Thursday, November 11, 2010

A trip to the border

I was lucky enough to finally get down to the border this Sunday after two months of living in Tucson! I went down with a group from the U of A that was looking into the similarities between the recent militarization of the U.S.-Mexico border and the Israeli-Palestinian border. While we discussed this topic in passing, we actually mostly discussed the economic, social, and political realities surrounding the border at our current point in time.

I hold no false pretensions that I understand the border. I have only been exposed in a select few situations to what is going on, most tangibly on my trips to Mexico building houses during college. While I've been in Tucson, I've learned a lot about the plight of migrants dying in the desert, willing to risk their lives seeking a better life for their families. I've learned a lot about how recent Arizona legislation affects the lives of all Arizonans, not just those of Hispanic descent. But going down to Nogales and seeing and hearing the perspective of an American citizen with dual citizenship who has grown up on the border, freely traveling and visiting family on both sides, brought out more questions than answers.

I think Socrates was onto something when he said “The only thing I know is that I know nothing.” I think the border is an issue that the further you delve into it, the deeper it gets, the more breadth it has, and the more frustratingly complex the system becomes. I left feeling completely overwhelmed by the magnitude of the changes that need to take place for all people to live in a just system, and disgusted that I am part of a system that is blatantly disregarding basic human rights. A part of me no longer feels like a small cog in a giant machine that is creating change, but instead like a small pebble simply washed along with the current of the river.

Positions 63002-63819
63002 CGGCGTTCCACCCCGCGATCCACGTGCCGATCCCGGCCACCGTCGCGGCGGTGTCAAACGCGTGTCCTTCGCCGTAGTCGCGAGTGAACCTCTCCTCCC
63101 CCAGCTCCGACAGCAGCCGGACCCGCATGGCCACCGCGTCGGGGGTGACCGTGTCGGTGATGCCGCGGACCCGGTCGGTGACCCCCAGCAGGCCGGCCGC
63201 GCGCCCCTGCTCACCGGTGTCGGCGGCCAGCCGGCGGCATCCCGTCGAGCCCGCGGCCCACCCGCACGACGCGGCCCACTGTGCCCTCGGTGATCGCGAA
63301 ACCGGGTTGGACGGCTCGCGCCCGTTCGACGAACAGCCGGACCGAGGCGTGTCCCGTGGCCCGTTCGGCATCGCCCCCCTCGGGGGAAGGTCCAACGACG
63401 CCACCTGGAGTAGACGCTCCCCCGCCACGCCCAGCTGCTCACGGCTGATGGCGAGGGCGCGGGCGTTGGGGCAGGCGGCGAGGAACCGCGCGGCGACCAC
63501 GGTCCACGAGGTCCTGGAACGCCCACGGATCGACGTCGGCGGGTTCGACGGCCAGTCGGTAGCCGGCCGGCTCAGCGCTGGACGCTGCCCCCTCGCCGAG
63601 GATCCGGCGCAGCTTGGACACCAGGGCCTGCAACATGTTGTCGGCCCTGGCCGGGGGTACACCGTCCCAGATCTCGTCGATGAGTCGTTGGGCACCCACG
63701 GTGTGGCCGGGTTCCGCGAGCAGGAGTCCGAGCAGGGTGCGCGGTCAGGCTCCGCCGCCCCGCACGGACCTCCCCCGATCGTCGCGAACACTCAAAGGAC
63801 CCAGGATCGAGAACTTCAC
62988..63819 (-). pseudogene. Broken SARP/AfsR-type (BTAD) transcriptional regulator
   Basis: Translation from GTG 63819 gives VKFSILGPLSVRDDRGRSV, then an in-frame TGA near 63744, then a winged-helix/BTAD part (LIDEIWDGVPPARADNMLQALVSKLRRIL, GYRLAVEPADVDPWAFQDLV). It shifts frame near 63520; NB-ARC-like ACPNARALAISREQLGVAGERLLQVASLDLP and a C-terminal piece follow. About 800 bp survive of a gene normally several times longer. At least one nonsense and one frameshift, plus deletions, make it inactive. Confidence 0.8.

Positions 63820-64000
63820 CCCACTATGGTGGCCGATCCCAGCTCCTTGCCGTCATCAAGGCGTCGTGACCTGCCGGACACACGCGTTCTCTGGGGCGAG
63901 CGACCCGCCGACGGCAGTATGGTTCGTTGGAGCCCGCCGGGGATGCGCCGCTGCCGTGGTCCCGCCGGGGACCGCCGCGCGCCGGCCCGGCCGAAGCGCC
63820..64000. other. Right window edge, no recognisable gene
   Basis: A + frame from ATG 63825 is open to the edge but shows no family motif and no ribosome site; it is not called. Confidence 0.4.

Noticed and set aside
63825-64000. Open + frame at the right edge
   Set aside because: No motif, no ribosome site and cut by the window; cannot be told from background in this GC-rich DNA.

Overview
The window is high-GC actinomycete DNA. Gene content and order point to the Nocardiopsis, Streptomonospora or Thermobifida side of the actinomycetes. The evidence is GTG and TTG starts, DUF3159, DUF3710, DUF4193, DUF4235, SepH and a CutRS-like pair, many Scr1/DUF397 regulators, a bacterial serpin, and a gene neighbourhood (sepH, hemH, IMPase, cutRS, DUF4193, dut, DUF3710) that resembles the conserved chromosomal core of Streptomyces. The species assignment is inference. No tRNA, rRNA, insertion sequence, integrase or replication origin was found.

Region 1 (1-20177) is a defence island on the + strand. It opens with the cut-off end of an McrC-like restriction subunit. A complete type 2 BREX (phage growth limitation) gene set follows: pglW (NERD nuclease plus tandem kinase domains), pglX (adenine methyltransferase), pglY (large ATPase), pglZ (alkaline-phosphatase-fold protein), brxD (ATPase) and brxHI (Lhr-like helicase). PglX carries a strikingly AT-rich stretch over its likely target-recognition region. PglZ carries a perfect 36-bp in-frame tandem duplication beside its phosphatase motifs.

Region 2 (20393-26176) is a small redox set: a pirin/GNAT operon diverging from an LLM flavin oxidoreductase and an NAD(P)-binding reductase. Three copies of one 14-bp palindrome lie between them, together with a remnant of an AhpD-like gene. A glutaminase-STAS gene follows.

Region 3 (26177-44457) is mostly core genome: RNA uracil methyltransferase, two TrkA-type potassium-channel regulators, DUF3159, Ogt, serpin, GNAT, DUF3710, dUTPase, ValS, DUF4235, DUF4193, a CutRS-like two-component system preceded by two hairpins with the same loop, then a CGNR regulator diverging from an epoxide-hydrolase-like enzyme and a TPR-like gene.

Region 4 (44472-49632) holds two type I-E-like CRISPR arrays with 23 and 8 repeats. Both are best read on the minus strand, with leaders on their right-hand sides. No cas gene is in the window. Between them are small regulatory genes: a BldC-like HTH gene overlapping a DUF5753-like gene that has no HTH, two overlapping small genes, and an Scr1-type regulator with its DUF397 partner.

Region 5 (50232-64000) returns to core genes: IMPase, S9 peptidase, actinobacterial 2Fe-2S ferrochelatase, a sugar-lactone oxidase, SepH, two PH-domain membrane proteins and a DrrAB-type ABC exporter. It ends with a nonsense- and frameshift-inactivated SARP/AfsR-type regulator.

So how do we react?

I think the main thing I can do personally to start removing myself from an unjust system, and eventually changing it, is educating myself as to how my actions are impacting others. How do the foods I buy support companies that are fair and just to their workers, or support companies that are abusing an economic situation and have created an unjust system for its workers? How about my clothes?

This process continues onto larger levels: How does my church support companies that are doing things right? How about my family? Do my friends know the ramifications of buying that coffee from a major manufacturer that pays its workers an unlivable wage?

Finally, and this is where it gets really overwhelming (but also very exciting)—how do we tackle the government systems that enable Americans to live the most extravagant lifestyle in the world while a)millions of our fellow Americans are stuck on the streets without a job or home and b) while workers in foreign countries lose their jobs because the company they are working for was undersold by an American producer? I'd like to think if we really knew the affects of our decisions we would choose differently.

Mostly importantly, how do we handle these issues in ways that give dignity to all involved, both the oppressors and the oppressed? There are no enemies in this challenge. We are all striving to find ways to live, and each of us have the same blessing, the same sacred right to walk this Earth.

I think of MLK. “The nonviolent resister does not seek to humiliate or defeat the opponent but to win his friendship and understanding. Our aim is not to defeat the white community, not to humiliate the white community, but to win the friendship of all the persons who had perpetrated this system in the past. The aftermath of violence is bitterness. The aftermath of nonviolence is reconciliation and the creation of a beloved community.”

I am an unabashed optimist. And even in the frustration and bitterness and real, passionate, anger that thinking about some of this stuff brings me, I cling to the belief that we are capable of something more. And I don't think it is possible just because we think we can do it. I think it is the type of community that God intends, and the type of love between people that Jesus spoke of.

MLK shared this hope:

“The arm of the moral universe is long, but it bends toward justice.”

Thanks for staying on this journey with me. Keep dreaming.

1 comment:

  1. Such a good post Luke. It was so awesome seeing you and everyone this weekend. Blessings on your continuing YAV journey.